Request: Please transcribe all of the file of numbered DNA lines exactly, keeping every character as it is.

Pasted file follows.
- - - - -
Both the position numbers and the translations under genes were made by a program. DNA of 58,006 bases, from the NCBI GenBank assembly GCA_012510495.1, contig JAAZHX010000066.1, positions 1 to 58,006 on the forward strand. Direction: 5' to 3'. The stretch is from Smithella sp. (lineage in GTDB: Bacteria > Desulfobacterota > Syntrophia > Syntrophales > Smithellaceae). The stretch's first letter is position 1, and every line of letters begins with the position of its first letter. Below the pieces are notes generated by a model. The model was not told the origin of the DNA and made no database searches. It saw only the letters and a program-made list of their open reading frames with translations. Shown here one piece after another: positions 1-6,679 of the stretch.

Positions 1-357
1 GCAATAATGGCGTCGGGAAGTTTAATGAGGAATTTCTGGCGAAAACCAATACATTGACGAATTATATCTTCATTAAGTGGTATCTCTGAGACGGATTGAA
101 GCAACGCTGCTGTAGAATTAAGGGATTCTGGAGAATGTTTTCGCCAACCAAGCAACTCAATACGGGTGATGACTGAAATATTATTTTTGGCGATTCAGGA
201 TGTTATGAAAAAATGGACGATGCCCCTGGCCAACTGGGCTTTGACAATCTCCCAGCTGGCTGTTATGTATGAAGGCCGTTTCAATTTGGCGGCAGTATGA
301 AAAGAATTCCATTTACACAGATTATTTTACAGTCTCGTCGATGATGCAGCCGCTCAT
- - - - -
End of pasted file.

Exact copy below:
Both the position numbers and the translations under genes were made by a program. DNA of 58,006 bases, from the NCBI GenBank assembly GCA_012510495.1, contig JAAZHX010000066.1, positions 1 to 58,006 on the forward strand. Direction: 5' to 3'. The stretch is from Smithella sp. (lineage in GTDB: Bacteria > Desulfobacterota > Syntrophia > Syntrophales > Smithellaceae). The stretch's first letter is position 1, and every line of letters begins with the position of its first letter. Below the pieces are notes generated by a model. The model was not told the origin of the DNA and made no database searches. It saw only the letters and a program-made list of their open reading frames with translations. Shown here one piece after another: positions 1-6,679 of the stretch.

Positions 1-357
1 GCAATAATGGCGTCGGGAAGTTTAATGAGGAATTTCTGGCGAAAACCAATACATTGACGAATTATATCTTCATTAAGTGGTATCTCTGAGACGGATTGAA
101 GCAACGCTGCTGTAGAATTAAGGGATTCTGGAGAATGTTTTCGCCAACCAAGCAACTCAATACGGGTGATGACTGAAATATTATTTTTGGCGATTCAGGA
201 TGTTATGAAAAAATGGACGATGCCCCTGGCCAACTGGGCTTTGACAATCTCCCAGCTGGCTGTTATGTATGAAGGCCGTTTCAATTTGGCGGCAGTATGA
301 AAAGAATTCCATTTACACAGATTATTTTACAGTCTCGTCGATGATGCAGCCGCTCAT